Lara McDonald, 2nd Year Student Mental Health Nurse (@lara__mcdonald)
Being a student nurse in itself is a huge undertaking; juggling university and placement alongside daily life complications such as money issues and childcare, is not an easy feat. Everyone brings their own experiences with them into this profession, and I, alongside many others, bring an experience of mental illness.
I have post-traumatic stress disorder (PTSD), a condition which some people can develop after a traumatic event. This resulted from me witnessing an accident in which my Uncle died, and the grief and PTSD ended up with me developing negative coping mechanisms in order to deal with the flashbacks and nightmares. Some days I would be on edge 24/7, hypervigilant to any and every noise, fearful that another terrible event was about to happen. Other days I was too depressed to move, in and out of sleep all day, struggling to eat and get dressed. I was placed under the care of the community mental health team and had somewhere around 10 hospital admissions before truly understanding what I was going through and engaging in specific trauma-focused therapy.
This has allowed me to bring a unique perspective to my nursing career. The anxiety I felt when seeing new staff that I didn’t know on the ward reminds me to always introduce myself to every patient, and the overwhelming feeling I experienced when I thought that I did not have a say in my care ensures I always try to engage people in creating a collaborative care plan they are satisfied with.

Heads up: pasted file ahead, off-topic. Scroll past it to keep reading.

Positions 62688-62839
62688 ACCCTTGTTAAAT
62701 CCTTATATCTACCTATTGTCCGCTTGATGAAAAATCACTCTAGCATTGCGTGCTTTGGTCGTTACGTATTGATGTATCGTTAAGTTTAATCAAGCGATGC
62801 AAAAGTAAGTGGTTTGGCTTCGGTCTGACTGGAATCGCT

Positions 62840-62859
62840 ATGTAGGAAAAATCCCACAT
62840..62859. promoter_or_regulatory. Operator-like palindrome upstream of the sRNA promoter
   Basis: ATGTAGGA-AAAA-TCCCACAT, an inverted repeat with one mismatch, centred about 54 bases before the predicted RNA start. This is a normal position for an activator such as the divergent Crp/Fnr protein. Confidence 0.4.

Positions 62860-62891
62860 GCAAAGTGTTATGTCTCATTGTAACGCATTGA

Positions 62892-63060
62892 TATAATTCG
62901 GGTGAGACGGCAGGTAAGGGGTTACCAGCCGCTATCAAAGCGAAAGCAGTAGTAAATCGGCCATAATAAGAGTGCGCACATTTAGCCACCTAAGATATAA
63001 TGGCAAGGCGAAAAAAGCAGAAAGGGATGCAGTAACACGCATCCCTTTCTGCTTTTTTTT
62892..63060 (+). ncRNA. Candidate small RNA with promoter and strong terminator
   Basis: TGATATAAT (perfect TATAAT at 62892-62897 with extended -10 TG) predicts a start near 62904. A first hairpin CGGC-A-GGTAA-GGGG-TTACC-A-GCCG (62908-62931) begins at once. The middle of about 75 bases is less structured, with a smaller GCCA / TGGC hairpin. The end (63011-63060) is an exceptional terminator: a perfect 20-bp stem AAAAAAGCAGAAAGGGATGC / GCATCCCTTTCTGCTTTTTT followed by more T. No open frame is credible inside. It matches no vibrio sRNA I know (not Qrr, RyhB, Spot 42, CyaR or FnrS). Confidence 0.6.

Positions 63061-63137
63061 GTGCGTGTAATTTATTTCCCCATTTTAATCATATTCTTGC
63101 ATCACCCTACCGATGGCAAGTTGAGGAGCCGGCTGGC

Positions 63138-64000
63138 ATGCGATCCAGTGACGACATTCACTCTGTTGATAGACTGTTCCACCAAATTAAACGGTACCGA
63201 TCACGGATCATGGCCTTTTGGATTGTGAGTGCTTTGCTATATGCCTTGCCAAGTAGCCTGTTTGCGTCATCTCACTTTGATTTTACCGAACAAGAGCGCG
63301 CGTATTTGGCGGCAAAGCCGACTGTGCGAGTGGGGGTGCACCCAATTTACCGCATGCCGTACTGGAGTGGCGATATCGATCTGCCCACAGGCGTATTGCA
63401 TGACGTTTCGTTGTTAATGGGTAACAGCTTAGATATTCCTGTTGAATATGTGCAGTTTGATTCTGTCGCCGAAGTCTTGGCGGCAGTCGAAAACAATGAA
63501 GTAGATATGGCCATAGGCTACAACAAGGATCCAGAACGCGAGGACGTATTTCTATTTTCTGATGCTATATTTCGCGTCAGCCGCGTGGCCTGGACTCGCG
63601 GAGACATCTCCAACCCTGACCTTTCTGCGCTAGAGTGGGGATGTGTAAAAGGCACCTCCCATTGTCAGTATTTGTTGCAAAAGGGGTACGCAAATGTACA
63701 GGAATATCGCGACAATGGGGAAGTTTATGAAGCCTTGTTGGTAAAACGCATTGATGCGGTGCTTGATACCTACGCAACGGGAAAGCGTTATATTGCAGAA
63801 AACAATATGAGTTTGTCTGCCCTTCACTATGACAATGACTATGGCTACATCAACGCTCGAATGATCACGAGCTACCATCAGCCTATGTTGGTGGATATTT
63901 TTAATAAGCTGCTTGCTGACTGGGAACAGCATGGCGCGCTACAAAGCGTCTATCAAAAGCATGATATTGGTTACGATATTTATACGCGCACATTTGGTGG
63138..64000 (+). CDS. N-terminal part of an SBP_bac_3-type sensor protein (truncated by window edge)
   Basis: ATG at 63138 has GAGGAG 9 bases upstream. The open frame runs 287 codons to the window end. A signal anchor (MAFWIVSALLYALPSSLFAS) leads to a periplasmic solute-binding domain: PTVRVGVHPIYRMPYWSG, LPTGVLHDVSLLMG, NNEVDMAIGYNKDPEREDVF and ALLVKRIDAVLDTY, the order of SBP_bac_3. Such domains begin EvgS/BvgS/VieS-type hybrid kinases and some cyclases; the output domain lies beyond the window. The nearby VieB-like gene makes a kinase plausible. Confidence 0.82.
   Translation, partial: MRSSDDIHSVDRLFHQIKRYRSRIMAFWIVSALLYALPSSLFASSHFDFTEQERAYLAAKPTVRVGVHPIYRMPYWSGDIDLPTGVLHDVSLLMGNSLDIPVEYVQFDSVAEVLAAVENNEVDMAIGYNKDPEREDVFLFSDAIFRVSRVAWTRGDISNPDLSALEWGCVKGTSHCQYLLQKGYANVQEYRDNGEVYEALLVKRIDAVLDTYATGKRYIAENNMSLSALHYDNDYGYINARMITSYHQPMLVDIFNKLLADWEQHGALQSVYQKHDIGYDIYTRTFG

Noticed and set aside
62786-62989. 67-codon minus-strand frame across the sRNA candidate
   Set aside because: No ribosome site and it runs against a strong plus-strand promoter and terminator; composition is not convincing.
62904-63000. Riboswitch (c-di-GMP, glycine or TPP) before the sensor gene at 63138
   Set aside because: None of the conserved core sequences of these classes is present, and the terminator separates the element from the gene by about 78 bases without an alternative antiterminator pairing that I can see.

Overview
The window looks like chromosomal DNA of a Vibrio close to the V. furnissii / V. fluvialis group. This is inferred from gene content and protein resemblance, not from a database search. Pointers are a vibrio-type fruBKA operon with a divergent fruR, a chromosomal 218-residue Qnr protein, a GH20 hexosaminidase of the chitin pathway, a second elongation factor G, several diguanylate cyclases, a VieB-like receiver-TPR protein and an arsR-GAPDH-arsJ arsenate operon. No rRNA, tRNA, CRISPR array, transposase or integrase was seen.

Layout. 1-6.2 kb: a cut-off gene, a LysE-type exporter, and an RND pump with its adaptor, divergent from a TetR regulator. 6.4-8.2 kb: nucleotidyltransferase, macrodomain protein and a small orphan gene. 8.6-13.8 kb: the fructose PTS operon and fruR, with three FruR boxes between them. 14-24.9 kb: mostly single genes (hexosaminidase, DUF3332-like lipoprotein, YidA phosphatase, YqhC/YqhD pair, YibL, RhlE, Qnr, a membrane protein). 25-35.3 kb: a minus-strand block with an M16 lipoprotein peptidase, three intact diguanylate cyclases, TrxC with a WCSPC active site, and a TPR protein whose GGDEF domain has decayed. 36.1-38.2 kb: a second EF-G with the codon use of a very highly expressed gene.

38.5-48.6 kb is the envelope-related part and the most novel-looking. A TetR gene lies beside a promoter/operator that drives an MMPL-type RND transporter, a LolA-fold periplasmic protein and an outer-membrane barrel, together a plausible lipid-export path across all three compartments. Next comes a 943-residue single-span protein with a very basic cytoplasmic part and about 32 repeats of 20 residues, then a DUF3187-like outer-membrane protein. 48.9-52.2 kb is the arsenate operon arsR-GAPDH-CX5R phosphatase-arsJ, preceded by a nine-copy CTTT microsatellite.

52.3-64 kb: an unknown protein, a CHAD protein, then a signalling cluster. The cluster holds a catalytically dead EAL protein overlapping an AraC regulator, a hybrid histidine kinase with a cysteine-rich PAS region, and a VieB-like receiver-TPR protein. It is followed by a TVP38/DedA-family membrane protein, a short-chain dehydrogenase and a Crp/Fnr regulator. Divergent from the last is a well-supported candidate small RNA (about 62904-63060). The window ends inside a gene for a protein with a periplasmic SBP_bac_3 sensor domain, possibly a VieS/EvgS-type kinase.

Most recently, I undertook a 6-week placement at an acute ward close to the one I was previously inpatient at. Although I anticipated I would feel like I was on the wrong side’, it was actually a time where I realised true growth in myself, and as it turned out, there were indeed even some benefits to having been on the other side once upon a time. For instance, I was certainly familiar with the names of medications being prescribed, the multi-disciplinary team meetings were rather familiar, and I definitely found myself not as surprised by some things that happened on the ward compared to my peers. I have felt the sheer loneliness that a person can feel, surrounded by a swarm of nurses, but having no actual conversation. One thing I always endeavour to be, if nothing else, is someone that a person feels comfortable enough to talk to.
I have been able to see the development in myself since the start of my student nursing journey in 2018. I live my life in a recovery focused manner, always trying to be aware of how I am feeling and how I can keep bettering myself, both personally and professionally.